TWO THIRDS of young people seeking mental health services are being forced into a "scandalous" wait longer than the 18-week target in parts of Scotland.

Opposition politicians and children's campaigners hit out after it was revealed that across Scotland almost one in five patients failed to start their treatment with Child and Adolescent Mental health Services (CAMHS) within 18 weeks.

A total of 4,092 youngsters began getting treatment for mental health problems in the period April to June 2017, official figures from NHS Scotland showed.

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While 80.7 per cent of them were seen within 18 weeks – a drop from 83.6 per cent in the previous quarter – in the NHS Grampian area only 34.5% of youngsters started treatment within the Scottish Government's target time.

Eight NHS boards met the 18-week standard but NHS Grampian and five other areas - NHS Fife, Highland, Lanarkshire, Lothian and Tayside - did not, leading to complaints that youngsters are facing a postcode lottery for treatment.

At the end of June 2017 there were 6,964 children and young people waiting to start treatment with CAMHS - with 29 patients waiting more than a year to be seen.

Labour branded the situation "completely unacceptable" and called on First Minister Nicola Sturgeon to put urgent plans in place to improve care.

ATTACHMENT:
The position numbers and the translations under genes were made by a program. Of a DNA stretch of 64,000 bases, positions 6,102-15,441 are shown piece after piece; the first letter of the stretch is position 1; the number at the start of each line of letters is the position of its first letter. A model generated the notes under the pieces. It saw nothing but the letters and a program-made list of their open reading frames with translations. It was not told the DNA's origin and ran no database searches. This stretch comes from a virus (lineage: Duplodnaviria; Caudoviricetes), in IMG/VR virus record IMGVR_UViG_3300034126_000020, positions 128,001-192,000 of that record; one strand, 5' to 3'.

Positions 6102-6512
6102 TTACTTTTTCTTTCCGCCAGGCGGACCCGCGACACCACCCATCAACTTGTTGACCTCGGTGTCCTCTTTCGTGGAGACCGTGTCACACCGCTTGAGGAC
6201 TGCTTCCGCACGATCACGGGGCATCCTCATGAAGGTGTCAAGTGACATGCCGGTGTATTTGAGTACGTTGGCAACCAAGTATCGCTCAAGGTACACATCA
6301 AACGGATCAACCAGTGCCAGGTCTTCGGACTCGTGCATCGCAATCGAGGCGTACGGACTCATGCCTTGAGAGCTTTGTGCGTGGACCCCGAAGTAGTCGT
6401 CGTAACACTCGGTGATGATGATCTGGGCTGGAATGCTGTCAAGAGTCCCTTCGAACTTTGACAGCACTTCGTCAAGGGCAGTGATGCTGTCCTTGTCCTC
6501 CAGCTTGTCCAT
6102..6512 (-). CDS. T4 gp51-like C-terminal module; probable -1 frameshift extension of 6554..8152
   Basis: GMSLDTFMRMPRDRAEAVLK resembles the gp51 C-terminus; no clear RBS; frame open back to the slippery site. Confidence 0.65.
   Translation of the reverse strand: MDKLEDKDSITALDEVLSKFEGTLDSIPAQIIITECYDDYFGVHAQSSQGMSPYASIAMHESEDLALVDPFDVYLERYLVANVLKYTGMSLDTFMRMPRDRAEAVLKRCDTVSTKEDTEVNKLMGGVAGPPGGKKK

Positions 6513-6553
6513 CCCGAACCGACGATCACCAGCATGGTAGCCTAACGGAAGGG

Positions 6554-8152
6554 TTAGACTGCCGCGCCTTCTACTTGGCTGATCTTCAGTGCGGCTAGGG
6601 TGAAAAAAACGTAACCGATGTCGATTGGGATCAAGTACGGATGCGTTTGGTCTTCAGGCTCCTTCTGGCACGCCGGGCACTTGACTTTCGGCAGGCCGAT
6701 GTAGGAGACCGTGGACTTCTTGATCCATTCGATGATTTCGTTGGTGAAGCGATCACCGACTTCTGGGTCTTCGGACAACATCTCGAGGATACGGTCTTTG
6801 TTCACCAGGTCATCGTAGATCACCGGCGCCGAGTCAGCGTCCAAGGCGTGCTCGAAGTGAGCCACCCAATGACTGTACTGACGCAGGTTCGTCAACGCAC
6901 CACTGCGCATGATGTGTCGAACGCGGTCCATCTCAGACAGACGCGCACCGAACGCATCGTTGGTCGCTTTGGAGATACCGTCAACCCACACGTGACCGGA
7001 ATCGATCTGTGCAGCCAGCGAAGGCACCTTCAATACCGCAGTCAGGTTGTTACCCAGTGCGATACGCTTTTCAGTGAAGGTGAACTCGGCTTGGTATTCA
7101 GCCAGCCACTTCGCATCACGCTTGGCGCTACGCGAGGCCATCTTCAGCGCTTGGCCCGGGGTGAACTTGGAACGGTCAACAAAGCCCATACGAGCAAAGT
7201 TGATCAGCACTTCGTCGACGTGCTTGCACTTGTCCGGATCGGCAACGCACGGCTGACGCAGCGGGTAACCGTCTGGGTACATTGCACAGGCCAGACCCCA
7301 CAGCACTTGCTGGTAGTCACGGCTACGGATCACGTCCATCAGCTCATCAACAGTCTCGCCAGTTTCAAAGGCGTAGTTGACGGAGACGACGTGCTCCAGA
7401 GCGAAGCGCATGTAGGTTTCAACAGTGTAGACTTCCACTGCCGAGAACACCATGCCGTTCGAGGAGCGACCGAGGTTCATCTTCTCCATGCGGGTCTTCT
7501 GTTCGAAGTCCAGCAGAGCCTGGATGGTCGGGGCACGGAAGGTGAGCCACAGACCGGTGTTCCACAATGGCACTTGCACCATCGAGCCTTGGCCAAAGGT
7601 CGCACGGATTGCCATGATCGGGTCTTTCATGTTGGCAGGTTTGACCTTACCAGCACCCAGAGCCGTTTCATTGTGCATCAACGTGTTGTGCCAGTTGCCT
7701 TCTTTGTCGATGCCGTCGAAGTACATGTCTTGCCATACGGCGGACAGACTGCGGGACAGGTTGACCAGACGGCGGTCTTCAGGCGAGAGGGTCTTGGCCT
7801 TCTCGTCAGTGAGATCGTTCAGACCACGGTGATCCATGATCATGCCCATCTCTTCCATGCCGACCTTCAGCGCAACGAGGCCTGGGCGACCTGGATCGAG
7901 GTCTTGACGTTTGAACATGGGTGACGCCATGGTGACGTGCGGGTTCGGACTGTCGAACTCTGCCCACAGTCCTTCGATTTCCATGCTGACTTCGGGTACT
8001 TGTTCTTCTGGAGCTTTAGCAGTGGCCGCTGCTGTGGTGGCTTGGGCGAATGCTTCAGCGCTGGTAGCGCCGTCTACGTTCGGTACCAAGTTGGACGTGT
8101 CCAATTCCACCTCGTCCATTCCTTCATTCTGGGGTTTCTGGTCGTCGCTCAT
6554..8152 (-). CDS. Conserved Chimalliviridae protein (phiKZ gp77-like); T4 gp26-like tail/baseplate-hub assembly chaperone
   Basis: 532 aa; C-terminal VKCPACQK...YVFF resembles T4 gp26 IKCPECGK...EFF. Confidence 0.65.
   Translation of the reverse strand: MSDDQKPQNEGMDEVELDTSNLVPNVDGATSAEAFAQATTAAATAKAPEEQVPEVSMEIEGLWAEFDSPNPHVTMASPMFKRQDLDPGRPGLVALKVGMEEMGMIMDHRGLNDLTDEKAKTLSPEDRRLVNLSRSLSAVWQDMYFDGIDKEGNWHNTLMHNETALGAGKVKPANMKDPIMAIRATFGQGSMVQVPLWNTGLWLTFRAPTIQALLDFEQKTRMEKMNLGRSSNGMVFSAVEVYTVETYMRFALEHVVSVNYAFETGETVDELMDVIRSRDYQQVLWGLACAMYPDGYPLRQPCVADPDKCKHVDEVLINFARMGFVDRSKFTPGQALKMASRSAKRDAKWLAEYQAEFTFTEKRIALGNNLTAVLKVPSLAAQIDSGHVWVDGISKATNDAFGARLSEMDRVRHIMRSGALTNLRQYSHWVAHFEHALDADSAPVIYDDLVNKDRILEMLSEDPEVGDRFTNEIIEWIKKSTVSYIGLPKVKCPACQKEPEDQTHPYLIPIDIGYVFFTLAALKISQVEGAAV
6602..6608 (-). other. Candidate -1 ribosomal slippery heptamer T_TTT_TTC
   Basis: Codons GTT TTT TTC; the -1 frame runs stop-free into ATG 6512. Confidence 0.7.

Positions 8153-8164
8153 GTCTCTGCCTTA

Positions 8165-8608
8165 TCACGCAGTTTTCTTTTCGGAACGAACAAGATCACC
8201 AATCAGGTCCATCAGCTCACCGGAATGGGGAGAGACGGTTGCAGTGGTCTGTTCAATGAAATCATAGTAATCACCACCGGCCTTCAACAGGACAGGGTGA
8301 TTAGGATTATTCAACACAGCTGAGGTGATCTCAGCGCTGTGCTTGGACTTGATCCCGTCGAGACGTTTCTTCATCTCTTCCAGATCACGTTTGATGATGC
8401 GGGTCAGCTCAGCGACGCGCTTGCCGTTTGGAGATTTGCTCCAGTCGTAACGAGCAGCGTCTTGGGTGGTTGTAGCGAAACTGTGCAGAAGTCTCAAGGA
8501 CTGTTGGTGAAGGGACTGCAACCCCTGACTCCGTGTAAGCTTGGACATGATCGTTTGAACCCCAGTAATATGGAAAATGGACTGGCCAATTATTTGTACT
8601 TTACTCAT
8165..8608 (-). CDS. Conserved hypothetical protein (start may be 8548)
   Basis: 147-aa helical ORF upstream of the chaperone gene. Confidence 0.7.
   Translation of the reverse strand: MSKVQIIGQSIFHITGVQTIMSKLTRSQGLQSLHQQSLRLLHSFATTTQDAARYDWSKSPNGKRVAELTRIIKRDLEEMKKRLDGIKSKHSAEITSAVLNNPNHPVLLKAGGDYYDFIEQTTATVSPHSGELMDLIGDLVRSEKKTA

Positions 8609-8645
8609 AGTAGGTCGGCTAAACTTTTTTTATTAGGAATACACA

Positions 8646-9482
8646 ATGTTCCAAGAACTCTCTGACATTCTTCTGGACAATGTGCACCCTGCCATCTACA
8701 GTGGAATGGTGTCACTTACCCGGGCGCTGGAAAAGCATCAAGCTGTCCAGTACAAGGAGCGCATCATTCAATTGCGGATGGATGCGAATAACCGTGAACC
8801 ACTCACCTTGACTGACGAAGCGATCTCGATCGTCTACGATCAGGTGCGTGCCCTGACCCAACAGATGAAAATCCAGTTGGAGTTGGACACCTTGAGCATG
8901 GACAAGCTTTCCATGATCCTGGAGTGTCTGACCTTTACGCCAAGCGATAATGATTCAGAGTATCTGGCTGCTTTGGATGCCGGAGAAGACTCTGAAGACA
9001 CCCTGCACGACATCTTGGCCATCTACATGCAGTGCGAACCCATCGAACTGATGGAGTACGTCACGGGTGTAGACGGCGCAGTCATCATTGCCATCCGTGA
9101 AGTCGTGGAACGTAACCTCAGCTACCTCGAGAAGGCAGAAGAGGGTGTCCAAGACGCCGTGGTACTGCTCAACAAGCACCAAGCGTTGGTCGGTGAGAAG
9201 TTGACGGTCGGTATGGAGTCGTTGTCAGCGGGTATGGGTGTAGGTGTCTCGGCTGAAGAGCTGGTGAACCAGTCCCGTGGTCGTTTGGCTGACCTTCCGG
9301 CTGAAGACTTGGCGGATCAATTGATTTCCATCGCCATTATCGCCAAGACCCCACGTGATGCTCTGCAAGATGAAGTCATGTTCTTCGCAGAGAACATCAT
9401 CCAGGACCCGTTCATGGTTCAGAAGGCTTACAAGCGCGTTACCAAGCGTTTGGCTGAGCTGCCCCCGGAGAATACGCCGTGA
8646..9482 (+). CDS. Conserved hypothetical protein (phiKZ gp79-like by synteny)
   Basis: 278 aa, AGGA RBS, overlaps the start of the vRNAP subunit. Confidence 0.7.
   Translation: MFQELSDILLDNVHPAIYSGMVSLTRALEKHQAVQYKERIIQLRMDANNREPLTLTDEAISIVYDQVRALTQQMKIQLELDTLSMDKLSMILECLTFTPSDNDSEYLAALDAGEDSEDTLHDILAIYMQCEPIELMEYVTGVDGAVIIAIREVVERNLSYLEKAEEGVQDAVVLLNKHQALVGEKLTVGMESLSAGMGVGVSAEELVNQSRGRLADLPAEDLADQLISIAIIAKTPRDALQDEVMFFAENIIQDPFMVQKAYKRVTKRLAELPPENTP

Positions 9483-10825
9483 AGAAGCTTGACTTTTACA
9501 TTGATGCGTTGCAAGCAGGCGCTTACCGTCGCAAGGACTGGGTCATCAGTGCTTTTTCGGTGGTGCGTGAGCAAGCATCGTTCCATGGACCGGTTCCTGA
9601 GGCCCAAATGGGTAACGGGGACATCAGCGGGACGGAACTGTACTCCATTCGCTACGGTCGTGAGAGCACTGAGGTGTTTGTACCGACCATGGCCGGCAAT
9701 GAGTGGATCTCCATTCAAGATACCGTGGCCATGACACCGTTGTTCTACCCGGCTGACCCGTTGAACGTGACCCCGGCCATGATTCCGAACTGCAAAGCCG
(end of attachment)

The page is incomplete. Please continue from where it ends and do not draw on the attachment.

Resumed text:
Monica Lennon, Labour's inequalities spokeswoman, said: "Again and again Labour has raised the issue with Nicola Sturgeon, but instead we have seen an underwhelming mental health strategy, published after months of delay, and without a key commitment to improving access to counsellors in schools.

"The longer waiting times go unmet, the more it looks like the SNP government is simply paying lip service to mental health and wellbeing, rather than giving it parity of esteem with physical health.

"The SNP Mental Health Minister Maureen Watt is failing to deliver for vulnerable children and young people and I urge Nicola Sturgeon to put urgent plans in place to turn this around."

Liberal Democrats also demanded a "step change" in mental health care, with health spokesman Alex Cole-Hamilton branding the figures "anything but encouraging".

He said: "Performance has plummeted again, the average waiting time has increased and dozens of children are left without the treatment they need for more than a year. For a child, waiting well over a year for help must feel like a lifetime.

"Staff are working incredibly hard but they are being let down too. This desperate situation is nothing short of scandalous."

A spokesman for the Scottish Children's Services Coalition said: "Research indicates that 10 per cent of children and young people (aged five to 16) has a clinically diagnosable mental health problem (around three in every classroom), and 20 per cent of adolescents may experience a mental health problem in any given year.

"Yet, despite the enormity of this challenge, less than 0.5 per cent of the NHS budget is spent on specialist CAMHS.

"We need to radically transform mental health services, with a focus on preventing such problems arising in the first place and intervening early to ensure that children and young people are able to realise their full potential. This includes investing in greater community support and reducing the need for referral to specialist CAMHS."